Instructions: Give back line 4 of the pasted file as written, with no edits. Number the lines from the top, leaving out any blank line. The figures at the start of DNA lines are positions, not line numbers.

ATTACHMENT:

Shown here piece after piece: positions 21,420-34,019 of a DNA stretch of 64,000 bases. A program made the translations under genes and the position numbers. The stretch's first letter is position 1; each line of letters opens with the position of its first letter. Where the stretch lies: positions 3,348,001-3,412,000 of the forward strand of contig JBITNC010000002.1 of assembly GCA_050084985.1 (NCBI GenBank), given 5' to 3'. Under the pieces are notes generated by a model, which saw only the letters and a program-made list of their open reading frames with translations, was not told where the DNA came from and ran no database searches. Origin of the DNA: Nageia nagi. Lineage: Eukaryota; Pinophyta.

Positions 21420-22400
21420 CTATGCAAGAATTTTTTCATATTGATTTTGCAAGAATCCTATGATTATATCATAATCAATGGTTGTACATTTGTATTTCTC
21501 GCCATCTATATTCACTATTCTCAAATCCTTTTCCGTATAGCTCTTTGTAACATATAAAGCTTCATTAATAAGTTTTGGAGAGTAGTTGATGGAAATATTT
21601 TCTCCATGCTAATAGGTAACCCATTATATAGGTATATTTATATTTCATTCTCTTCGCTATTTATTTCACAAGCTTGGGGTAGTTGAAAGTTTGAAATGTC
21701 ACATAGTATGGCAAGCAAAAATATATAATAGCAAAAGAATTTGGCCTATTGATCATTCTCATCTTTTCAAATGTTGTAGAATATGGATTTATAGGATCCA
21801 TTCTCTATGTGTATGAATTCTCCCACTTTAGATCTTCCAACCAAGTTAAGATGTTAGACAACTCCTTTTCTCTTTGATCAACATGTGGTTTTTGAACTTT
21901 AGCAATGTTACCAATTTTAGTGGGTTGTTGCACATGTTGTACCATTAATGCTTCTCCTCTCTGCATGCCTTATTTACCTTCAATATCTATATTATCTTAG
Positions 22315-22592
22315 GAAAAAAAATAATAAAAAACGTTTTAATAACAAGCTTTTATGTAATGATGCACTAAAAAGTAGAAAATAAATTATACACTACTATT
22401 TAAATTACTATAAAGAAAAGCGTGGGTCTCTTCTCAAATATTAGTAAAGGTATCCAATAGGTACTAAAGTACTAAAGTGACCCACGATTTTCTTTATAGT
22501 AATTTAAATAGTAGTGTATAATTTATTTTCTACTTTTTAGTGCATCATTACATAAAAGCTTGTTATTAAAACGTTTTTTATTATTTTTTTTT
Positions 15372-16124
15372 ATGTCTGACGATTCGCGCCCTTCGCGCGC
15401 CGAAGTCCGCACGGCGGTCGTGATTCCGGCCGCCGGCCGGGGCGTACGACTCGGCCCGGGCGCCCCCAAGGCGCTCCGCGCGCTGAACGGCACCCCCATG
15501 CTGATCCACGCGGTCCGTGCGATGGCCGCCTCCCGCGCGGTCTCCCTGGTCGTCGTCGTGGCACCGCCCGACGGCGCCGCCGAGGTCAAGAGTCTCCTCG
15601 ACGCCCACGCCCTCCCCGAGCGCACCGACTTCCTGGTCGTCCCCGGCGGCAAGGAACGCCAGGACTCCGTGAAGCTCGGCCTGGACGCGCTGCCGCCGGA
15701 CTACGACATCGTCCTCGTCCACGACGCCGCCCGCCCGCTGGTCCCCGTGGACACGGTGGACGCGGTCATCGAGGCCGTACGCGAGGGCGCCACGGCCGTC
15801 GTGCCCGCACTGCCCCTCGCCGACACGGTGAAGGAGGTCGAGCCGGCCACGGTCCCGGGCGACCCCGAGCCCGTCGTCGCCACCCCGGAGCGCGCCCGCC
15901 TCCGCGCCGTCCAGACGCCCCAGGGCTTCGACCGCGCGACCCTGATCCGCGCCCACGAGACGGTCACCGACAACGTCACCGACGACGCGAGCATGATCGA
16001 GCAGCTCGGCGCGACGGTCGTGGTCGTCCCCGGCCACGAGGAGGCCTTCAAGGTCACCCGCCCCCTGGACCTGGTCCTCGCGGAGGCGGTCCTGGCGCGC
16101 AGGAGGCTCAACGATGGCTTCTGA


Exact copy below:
21501 GCCATCTATATTCACTATTCTCAAATCCTTTTCCGTATAGCTCTTTGTAACATATAAAGCTTCATTAATAAGTTTTGGAGAGTAGTTGATGGAAATATTT